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  • By Hillary Brody Anchill

Ethan Davidson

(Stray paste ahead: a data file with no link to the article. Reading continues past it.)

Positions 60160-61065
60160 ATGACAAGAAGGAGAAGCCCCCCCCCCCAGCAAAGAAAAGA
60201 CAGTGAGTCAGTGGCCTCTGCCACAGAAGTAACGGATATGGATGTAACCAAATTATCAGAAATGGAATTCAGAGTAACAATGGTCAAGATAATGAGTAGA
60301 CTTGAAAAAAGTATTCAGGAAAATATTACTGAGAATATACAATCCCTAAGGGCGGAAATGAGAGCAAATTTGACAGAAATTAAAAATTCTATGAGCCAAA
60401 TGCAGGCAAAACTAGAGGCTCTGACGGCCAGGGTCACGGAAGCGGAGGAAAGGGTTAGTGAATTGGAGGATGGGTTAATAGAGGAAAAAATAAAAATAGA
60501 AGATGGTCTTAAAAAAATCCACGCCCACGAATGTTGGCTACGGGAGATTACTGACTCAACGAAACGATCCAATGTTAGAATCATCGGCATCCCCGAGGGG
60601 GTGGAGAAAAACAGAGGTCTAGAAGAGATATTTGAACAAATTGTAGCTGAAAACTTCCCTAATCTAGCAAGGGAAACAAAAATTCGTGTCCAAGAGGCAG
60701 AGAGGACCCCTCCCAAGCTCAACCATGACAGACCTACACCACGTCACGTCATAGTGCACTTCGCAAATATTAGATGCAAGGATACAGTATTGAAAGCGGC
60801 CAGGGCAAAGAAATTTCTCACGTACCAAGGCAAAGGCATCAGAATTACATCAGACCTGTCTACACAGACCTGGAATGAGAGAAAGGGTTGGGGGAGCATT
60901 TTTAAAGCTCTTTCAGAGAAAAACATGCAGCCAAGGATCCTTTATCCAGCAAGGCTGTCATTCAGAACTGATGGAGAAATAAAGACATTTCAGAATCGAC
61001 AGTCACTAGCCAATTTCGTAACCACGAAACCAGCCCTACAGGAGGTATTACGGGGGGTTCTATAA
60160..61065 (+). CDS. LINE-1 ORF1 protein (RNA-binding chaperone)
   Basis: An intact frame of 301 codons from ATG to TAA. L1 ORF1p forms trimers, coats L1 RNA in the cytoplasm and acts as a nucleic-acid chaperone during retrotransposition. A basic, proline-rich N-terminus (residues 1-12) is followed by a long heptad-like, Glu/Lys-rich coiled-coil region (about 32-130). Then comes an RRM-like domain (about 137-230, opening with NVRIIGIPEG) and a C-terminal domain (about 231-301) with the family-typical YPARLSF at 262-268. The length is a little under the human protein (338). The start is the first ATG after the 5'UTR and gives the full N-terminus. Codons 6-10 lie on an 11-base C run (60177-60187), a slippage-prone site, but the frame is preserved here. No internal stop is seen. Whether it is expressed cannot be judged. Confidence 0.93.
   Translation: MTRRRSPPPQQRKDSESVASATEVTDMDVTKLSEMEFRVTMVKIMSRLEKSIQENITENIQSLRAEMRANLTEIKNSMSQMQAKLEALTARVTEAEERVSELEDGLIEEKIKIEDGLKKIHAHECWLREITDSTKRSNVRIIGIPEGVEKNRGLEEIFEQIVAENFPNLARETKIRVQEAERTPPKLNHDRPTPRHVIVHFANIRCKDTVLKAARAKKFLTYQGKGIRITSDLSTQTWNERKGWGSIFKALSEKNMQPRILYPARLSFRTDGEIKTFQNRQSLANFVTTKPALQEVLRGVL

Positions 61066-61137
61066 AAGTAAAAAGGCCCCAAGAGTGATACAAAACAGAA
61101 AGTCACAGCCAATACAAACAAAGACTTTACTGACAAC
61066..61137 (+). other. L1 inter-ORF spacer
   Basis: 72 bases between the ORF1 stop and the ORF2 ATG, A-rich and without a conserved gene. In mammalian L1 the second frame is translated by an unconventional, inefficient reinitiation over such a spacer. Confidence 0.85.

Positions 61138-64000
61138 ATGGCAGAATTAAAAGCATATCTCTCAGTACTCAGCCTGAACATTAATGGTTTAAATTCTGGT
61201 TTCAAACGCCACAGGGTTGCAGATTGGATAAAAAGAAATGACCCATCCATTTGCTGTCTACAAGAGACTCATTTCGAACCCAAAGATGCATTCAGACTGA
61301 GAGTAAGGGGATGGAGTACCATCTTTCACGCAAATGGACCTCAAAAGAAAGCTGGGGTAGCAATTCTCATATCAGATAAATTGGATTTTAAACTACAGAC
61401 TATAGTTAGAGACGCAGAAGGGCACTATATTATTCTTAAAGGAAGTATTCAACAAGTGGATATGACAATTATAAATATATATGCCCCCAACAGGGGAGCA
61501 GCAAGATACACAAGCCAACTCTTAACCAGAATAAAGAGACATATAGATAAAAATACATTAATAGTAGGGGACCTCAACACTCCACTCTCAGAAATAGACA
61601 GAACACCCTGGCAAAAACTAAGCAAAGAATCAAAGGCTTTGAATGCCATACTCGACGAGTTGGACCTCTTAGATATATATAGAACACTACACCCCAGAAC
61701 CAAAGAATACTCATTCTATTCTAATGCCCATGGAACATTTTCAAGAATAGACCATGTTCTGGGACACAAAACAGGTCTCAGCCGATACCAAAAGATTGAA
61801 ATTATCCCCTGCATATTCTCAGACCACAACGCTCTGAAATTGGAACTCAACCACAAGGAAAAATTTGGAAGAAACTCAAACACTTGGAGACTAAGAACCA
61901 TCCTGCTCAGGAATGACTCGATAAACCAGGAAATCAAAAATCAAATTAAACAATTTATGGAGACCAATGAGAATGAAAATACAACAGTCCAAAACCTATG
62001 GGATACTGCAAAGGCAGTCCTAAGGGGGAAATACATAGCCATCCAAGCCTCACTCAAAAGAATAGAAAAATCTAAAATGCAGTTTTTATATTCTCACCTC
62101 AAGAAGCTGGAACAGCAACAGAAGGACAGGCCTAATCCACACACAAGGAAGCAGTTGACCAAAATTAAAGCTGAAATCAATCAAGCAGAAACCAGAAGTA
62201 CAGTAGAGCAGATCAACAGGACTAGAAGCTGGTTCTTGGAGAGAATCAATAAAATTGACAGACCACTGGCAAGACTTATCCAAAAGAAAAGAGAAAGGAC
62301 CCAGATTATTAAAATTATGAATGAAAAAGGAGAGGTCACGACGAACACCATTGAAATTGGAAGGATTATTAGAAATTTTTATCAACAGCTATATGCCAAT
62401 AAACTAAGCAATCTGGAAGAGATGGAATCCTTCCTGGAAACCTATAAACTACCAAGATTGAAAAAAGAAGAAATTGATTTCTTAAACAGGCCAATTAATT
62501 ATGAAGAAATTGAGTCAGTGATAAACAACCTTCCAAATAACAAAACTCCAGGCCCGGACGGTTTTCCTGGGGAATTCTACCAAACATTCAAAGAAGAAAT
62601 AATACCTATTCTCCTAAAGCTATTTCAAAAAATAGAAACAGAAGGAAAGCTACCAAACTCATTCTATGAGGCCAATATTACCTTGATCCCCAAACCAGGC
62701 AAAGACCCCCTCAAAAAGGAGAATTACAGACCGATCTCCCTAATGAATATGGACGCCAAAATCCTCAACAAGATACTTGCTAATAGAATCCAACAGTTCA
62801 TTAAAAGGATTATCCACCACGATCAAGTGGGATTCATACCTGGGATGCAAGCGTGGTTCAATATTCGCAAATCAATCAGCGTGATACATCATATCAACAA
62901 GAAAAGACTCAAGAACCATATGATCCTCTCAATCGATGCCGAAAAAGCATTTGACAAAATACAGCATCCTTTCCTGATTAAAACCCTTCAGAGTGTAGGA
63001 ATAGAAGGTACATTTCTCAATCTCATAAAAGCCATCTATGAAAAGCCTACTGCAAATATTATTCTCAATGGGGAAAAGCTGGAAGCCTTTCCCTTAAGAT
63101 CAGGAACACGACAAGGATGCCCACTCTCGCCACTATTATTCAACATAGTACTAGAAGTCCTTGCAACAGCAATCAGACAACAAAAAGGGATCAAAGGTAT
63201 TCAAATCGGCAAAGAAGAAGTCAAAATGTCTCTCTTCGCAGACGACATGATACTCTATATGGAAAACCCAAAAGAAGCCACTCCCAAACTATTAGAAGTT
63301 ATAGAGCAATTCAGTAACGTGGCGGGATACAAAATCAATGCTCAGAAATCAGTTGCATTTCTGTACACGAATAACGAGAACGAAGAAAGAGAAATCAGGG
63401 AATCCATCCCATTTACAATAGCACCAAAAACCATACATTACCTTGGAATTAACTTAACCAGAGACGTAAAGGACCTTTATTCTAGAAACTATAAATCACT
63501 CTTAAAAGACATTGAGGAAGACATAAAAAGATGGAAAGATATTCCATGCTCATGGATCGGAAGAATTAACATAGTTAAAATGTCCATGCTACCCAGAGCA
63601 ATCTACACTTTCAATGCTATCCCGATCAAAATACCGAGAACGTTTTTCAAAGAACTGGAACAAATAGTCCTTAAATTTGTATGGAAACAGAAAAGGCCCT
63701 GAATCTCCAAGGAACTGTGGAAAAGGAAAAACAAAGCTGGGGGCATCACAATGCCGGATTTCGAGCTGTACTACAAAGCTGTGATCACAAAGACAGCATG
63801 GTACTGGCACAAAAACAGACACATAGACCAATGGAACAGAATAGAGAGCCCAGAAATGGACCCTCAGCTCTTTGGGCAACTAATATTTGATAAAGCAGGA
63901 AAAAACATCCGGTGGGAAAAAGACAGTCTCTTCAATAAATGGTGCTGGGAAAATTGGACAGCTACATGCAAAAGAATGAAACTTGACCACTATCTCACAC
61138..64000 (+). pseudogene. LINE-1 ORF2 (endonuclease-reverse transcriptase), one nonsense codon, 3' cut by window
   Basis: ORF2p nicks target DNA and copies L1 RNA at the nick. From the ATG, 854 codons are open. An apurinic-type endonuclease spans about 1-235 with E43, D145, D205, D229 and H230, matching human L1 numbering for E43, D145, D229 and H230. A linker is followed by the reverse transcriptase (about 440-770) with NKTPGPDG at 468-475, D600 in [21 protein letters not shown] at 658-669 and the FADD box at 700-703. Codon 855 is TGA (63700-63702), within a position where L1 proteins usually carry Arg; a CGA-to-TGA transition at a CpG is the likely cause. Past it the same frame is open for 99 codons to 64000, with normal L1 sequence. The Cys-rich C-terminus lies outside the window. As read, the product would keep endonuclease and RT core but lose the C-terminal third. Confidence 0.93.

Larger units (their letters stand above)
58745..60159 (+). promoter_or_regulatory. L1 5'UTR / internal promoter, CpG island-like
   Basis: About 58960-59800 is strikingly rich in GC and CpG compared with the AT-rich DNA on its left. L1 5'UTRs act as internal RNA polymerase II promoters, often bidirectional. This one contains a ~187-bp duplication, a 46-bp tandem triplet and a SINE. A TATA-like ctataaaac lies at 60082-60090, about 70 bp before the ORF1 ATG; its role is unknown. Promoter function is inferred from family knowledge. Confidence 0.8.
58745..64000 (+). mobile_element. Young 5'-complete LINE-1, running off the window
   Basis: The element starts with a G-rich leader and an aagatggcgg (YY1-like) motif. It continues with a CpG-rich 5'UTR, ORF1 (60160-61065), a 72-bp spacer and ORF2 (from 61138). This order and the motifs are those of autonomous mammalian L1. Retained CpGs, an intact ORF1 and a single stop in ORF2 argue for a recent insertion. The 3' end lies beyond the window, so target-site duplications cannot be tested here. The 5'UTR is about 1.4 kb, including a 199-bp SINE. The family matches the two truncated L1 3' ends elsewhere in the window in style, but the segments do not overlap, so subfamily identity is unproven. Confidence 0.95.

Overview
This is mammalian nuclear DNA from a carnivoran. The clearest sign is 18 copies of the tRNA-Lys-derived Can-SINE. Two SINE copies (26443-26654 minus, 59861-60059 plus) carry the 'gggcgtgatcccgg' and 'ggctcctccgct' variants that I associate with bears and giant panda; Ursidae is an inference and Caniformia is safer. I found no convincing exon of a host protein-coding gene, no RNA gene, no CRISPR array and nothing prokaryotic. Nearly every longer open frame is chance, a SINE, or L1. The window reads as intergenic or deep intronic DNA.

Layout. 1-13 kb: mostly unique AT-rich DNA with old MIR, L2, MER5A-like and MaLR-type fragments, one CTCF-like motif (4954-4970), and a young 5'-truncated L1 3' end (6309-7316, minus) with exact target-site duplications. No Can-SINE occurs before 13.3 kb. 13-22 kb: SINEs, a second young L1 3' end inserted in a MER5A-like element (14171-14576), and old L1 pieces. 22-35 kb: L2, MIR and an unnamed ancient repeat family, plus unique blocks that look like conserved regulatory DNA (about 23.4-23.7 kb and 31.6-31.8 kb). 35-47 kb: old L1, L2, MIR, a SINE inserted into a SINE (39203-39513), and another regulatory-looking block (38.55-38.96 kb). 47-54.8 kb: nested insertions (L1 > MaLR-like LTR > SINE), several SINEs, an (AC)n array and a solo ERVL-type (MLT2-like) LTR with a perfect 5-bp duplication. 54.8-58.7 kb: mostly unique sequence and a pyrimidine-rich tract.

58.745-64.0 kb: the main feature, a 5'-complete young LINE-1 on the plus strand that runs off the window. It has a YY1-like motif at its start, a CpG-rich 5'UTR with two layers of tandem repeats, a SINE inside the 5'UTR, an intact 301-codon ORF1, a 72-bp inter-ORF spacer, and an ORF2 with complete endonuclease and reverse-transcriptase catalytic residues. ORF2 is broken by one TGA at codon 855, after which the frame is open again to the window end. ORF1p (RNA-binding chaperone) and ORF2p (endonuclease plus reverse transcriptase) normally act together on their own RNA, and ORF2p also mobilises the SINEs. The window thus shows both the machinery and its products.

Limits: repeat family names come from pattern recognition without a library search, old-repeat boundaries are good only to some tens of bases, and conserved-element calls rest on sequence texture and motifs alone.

Former longtime Detroit Pistons owner William Davidson’s legacy is in good hands. His son’s hands, to be exact. Ethan Davidson is an active presence in metro Detroit’s artistic and cultural community, working diligently on behalf of the William Davidson Foundation to promote economic and cultural vitality from southeast Michigan to Israel. But that wasn’t always his plan. From the late 1990s through early 2000s, Davidson was touring the world as a musician, playing 150 shows a year for more than six years. He credits his interest in music to his involvement in Lahser High School’s rock band, the Chrisco Band. His English teacher, Bill Chrisman, the band’s leader, said he’d teach Davidson how to play Motown songs as long as he also read the assigned readings for his class. That incentive paid off, with Davidson playing bass for several bands and releasing 10 solo albums. Now, he says, music is “more of a hobby,” although he still releases albums and can be found performing as a singer-songwriter from Detroit to Rome to Jerusalem. He “quit that life about 15 years ago when I came back to help get the William Davidson Foundation started,” Davidson said. At the time, Davidson thought that “I was just gonna help get this thing set up and then go back to touring the world as a professional musician.” However, after his father’s death, the family foundation quickly became Davidson’s “number one priority after my wife and kids.” The foundation has granted approximately $400 million throughout metro Detroit over the past decade, but Davidson notes that “we follow his [father’s] philosophy of not putting his name up there in lights.” Davidson is personally philanthropic as well. Earlier this fall, he was named chair of the board of the Michigan Opera Theatre, where a key focus is community engagement. “We’re so lucky to have one of the most beautiful opera houses in the country. We have a great space, and we want the community to understand that it’s their house.” Under the direction of David DiChiera, MOT’s late founder, the opera company has been a forerunner when it comes to presenting diversity on stage – the “performers really represent Detroit” – and has been recognized nationally for its efforts. Making operas that date back hundreds of years relevant to a contemporary audience is particularly exciting. Noting the recent performance of Mozart’s classic Don Giovanni, in which the protagonist commits sexual violence against women and is later condemned to Hell, Davidson asked how they could take this “morally troubling” story and have a conversation in the community around violence against women. “How do we have a conversation around this piece of art? I’d like for us to be at those conversations.” Connecting with contemporary audiences is key for Davidson. As he looks to bring more from the opera outside of the majestic hall, including presenting works by young and upcoming composers in smaller theaters and bars throughout Detroit, he continually sees opportunities to bring awareness to Detroit’s musical legacies. That includes Motown Museum’s forthcoming new campus, which he says will “transform this whole West Grand Boulevard neighborhood while supporting one of the world’s most important brands.” Photo: Laurie Tennent

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